L. A. Graf
reviewed by Diane Doyle
This novel is the third book in the "Lost Years" saga, a series of novels taking place during the time frame between the original television series and Star Trek: The Motion Picture.
At the beginning, Chekov, Uhura, and Sulu have gotten together for dinner at the New Harborplace in Baltimore, Maryland. Chekov is taking security classes at the Security Academy in Annapolis. Sulu is a test pilot at the White Sands Experimental Flight Center. Uhura, meanwhile, is teaching a graduate level communications class at Starfleet Academy. They end up joining Dr. McCoy and Dr. Piper for dinner. While there, Dr. Piper recruits Chekov to help him work on a project for him at Johns Hopkins two days a week, being as Chekov possesses a Class A security clearance, has experience on a starship, and is close geographically. The project is to research the medical effects of the Klingon disruptor.
The book describes the experiences of Chekov, Uhura, and Sulu in their current assignments. It is rough for Chekov at the Security Academy being as most of the cadets there have experience in Security while he lacks it. He encounters a security lieutenant named Leong who goes out of his way to make life difficult for him.
When working with Dr. Piper at Johns Hopkins, Chekov learns that he is to serve as Pipers mole, being as Piper does not trust one of the employees working for him, Peter Broad. Piper plans to discuss Broads poor performance with him and supplies Chekov with recording devices so he can eavesdrop on the conversation. However, that plan is foiled when members of Dr. Pipers team discover him. It turns out most of the members of that team and several personnel at the Security Academy, including his nemesis, Leong, are involved in a conspiracy which results in Piper being murdered and Chekov identified as the main suspect.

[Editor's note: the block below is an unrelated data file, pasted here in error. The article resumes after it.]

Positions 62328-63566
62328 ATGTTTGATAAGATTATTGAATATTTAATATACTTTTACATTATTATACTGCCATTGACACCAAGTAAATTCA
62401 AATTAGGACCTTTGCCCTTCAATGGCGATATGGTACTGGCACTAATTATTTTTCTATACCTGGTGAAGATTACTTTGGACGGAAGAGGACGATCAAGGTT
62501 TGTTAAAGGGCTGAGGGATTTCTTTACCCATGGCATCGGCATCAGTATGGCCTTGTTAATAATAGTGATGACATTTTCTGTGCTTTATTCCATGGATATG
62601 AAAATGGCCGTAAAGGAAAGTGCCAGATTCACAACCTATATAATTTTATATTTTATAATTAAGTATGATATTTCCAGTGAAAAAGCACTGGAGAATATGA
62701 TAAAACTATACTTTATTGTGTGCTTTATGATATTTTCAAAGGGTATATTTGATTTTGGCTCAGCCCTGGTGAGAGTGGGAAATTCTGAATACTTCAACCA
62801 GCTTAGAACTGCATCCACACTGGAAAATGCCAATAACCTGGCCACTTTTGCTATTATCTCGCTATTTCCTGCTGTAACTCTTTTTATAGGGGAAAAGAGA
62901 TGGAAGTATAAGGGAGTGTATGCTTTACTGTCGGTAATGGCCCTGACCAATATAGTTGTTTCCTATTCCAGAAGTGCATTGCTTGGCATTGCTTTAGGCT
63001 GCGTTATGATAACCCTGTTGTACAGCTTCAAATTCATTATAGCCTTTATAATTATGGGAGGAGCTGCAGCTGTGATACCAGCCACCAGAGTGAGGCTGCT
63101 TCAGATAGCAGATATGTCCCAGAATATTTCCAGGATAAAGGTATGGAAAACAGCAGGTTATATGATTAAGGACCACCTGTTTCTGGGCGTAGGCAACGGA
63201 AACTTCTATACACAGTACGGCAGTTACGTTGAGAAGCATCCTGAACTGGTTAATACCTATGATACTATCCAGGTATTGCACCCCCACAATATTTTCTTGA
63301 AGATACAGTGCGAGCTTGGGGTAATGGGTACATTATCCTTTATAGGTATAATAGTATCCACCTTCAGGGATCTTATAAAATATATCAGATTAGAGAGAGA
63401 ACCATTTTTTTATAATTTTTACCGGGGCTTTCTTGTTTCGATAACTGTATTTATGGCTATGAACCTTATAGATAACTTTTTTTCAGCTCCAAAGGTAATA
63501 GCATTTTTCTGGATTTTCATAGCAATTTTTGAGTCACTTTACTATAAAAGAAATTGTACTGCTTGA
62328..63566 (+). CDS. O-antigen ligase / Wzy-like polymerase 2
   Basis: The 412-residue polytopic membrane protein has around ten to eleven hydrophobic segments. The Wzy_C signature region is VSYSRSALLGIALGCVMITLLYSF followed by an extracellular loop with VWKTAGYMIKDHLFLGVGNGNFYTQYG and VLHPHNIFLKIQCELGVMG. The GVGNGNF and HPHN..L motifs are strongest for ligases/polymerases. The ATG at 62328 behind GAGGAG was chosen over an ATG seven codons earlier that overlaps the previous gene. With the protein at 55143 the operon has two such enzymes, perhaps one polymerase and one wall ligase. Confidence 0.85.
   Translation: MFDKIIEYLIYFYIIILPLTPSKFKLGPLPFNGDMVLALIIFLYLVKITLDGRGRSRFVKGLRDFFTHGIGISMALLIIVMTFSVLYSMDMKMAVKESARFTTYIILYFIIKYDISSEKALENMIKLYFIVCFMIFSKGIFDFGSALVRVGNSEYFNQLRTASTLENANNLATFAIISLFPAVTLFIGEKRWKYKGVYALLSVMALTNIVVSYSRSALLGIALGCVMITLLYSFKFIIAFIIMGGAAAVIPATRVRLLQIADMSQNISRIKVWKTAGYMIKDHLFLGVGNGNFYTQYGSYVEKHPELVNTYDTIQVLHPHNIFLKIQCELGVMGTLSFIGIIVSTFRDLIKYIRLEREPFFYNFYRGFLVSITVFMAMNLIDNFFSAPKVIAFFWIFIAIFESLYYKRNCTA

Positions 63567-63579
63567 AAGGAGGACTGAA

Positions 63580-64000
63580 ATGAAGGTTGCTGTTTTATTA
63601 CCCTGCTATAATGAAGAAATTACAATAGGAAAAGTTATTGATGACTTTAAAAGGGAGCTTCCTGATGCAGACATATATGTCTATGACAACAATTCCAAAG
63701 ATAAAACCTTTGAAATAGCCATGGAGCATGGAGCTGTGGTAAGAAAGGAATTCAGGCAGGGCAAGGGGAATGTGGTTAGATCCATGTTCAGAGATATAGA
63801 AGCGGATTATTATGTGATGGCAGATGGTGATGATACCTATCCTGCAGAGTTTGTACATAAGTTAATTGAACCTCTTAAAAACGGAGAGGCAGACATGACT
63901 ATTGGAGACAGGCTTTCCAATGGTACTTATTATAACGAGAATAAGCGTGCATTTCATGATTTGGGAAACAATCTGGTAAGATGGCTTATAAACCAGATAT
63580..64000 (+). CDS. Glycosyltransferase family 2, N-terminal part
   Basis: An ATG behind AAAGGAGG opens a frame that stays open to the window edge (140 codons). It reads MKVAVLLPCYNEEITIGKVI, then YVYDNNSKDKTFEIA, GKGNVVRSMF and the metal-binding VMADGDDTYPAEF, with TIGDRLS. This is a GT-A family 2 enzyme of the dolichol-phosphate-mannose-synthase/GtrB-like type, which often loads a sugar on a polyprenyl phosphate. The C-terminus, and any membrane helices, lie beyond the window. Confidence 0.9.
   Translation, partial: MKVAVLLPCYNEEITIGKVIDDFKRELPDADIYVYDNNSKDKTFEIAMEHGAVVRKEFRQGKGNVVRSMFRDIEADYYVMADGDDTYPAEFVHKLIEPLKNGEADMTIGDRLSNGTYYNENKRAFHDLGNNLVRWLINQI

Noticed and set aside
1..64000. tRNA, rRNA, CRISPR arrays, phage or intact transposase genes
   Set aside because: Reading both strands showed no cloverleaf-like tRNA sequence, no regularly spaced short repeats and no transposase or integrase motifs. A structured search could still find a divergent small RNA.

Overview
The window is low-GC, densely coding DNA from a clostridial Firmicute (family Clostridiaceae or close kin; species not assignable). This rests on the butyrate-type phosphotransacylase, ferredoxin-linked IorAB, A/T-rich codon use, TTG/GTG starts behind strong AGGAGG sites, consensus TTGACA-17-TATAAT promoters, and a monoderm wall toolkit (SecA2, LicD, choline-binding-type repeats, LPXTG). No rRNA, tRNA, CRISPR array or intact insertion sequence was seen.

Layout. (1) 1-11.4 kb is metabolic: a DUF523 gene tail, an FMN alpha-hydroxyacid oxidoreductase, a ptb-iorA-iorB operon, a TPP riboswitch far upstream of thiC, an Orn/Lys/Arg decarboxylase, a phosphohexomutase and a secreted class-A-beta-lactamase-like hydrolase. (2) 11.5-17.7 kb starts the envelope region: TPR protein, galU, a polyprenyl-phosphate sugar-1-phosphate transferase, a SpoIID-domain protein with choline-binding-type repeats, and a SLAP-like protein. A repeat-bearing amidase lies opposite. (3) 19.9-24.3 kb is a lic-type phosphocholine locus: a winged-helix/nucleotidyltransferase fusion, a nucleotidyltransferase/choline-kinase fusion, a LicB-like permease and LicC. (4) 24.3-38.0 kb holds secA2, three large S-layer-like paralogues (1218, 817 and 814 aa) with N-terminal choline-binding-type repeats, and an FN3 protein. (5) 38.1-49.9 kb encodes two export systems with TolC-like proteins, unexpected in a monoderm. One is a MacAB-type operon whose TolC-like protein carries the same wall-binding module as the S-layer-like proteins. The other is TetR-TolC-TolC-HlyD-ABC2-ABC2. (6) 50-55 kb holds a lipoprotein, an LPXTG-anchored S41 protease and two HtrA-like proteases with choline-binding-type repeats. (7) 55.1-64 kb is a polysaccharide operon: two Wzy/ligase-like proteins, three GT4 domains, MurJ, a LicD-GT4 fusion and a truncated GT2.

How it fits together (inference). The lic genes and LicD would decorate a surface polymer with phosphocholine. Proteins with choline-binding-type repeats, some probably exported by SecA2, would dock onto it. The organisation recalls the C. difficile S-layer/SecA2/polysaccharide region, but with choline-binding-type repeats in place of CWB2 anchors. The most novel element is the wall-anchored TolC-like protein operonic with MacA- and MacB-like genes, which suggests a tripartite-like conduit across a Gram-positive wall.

The book details the circuitous journey he takes as he flees from Annapolis, with the only person helping him, Commander Gloria Oberste, getting killed herself. He ends up breaking his arm in a fight with one of the conspirators. He takes public transit trains, transferring between different lines at random to evade capture by any of the conspirators or the police. Eventually, he tries to contact Dr. McCoy from a comm station, fainting before he can talk to the doctor. The doctor finds him, takes him to an hourly motel and sets his broken arm, being as they cant take him to a hospital for fear hell be arrested. When McCoy departs from the motel, Chekov leaves and continues to flee his potential captors.
Incidents happen to other members of the crew as well. The plans for the cloaking device being tested by Sulu get stolen, with Sulu and his partner being linked to the crime. While on a test flight, the craft Sulu is flying disappears, and Sulu is presumed dead. Dr. McCoy and Uhura both get injured in an explosion. These incidents lead the crew to figure out that the conspiracy is meant to discredit Admiral Kirk. The challenge is for them to uncover the truth before the conspirators close in on them and possibly destroy the Federation.
The novel is full of action and adventure and suspense. It is definitely of interest to Chekov fans, as most of the action revolves around him. There are good roles for Sulu, Uhura, and McCoy, and Kirk, as well. There are good character moments for crew members, such as Dr. MBenga, Riley and Rand, along with references to Christine Chapel and transporter operator Kyle. The only regular Star Trek character without a major role is Spock.
In reading it nearly fifteen years after its original publication, some of the references are now dated, such as a comm station which sounds like the 23rd century equivalent of a phone booth. With cell phones in common use, phone booths are rarely used any more, rendering this reference obsolete. Yet, in spite of this one instance of obsolescent technology, I would still recommend this story.
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